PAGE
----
Oct 102006

As some of you may now, I don’t believe that reactions to situations are anything but ingrained habits. That is, we’re taught that if something doesn’t go according to plan, you should be disappointed. I also believe that I have complete control over my thoughts, feelings, habits, behaviours and life. It’s an immensely empowering belief.

Imagine if you had give up a hundred bucks every time you got angry or frustrated. You’re not gonna like that, but in some ways, you do that already. Most emotions require a lot of energy and are virtually sinkholes (empathy and sympathy tend to work the opposite way–they give you more energy). You use your energy to make money. Following if A = B, and if A then C then if B, then C. We arrive at the conclusion that you are spending your money to perpetuate your bad feelings. Another arcane joke by me, but I think you get my point: if you had to give up something tangible in exchange for your bad feelings (rather than your intangible energy and motivation) then you’d probably wanna stop having bad feelings. Think about the real cost of your emotions. That includes mental clarity, emotions, motivation, energy and being knocked down some levels of consciousness.

"Ok, I choose and control my emotional reactions now. What do I do about old feelings and emotions and memories that I still remember but don’t want to?" you might be asking. Human beings’ strongest memories are those that have strong emotion attached to them. For me, unfortunately, some of my most vivid memories are of embarrassment in one way or another. I didn’t necessarily have to be ridiculed but I felt embarrassed regardless. There are memories that include other emotions such as anger.

There’re number of solutions to this problem, of which I will describe two. One is to completely accept the memory and feeling. When a memory with a strong emotion comes at you, your first reaction is likely going to be to close up to it or to wallow in it. Accepting it is something different. You accept that such and such situation occurred and you accept that you have such and such strong feelings about it. Don’t try to judge those feelings or figure out whether they’re good or bad. Rather, just accept that you had them. Sometimes that’s all it takes to dissolve those strong feelings.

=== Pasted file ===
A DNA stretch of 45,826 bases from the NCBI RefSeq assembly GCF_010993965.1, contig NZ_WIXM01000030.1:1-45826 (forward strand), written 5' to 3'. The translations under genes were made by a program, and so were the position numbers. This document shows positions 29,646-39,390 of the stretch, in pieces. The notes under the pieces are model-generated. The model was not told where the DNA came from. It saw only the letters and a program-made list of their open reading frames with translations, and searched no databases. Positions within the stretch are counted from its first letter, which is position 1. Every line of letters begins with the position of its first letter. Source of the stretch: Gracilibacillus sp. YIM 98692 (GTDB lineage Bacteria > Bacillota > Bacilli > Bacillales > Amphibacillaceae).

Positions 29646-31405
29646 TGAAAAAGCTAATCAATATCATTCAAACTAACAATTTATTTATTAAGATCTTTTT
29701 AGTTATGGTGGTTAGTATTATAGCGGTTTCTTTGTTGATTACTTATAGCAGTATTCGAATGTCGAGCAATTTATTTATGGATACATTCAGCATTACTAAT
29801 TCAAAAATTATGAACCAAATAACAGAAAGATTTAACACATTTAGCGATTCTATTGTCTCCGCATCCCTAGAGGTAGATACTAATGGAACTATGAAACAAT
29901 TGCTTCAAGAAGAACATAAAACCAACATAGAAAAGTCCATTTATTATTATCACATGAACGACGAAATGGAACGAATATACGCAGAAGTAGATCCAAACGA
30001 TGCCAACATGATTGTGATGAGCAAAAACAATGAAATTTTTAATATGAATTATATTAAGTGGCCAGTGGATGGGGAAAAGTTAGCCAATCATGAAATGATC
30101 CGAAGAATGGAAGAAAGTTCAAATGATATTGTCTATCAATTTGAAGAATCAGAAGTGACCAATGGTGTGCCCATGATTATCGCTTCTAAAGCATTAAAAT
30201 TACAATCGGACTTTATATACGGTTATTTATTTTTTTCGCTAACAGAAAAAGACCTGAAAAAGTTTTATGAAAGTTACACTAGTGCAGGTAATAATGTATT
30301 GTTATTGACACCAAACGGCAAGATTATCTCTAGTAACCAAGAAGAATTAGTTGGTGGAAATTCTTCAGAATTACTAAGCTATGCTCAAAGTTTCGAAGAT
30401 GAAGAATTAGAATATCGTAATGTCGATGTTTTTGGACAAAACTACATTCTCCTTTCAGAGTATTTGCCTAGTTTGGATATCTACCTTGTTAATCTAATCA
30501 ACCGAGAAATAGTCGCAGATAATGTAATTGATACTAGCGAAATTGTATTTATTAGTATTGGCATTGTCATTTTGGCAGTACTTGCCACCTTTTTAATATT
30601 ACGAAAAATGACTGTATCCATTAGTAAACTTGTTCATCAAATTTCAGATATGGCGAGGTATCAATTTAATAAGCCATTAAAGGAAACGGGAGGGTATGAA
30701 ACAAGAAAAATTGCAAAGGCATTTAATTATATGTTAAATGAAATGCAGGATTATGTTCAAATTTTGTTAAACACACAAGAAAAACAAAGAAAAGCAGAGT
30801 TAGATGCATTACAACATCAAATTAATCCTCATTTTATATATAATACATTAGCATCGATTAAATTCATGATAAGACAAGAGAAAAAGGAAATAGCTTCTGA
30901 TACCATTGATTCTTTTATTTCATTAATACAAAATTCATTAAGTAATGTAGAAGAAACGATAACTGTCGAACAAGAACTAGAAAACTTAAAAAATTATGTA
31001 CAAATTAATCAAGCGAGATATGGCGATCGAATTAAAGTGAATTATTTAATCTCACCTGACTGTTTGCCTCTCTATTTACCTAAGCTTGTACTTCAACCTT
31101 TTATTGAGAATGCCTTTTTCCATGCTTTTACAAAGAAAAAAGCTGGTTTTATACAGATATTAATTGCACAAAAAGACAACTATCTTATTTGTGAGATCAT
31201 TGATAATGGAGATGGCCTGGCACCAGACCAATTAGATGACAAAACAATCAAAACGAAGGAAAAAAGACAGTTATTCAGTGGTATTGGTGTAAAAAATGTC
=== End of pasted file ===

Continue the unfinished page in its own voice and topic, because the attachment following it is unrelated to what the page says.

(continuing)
Another way I found to deal with my feelings (especially those of embarrassment) was inspired by David Allen’s Getting Things Done philosophy. The basis of the philosophy states that stuff you have to do knocks about in your head, taking up valuable "psychic RAM". You have to get that stuff out of your head and put it on paper, make a decision about it and get to work on it. In this case, the decision was enough. I decided on a lesson I learned from that memory. That is, if I committed a social faux pas that I’m feeling embarrassed about, simply admitting that I did it and then deciding to do something concrete about it so that it never occurs again made that feeling disappear. I literally decided never to let that happen again. Obviously, some discretion is necessary here so you don’t decide to let something useful never happen again out of a fear of being embarrassed or angry again. A healthy attitude towards failure is important here, but that’s another blog for another day.

So, accept your feelings completely and without prejudice. Then ask yourself what you can do so that it never happens again. It can be a specific thing (like deciding not doing film board members a favour if they’re not willing to make it worth my while, or learning about the proper etiquette for a particular situation) or can be simply deciding that next time you won’t lose your temper or feel embarrassed.

Good luck!

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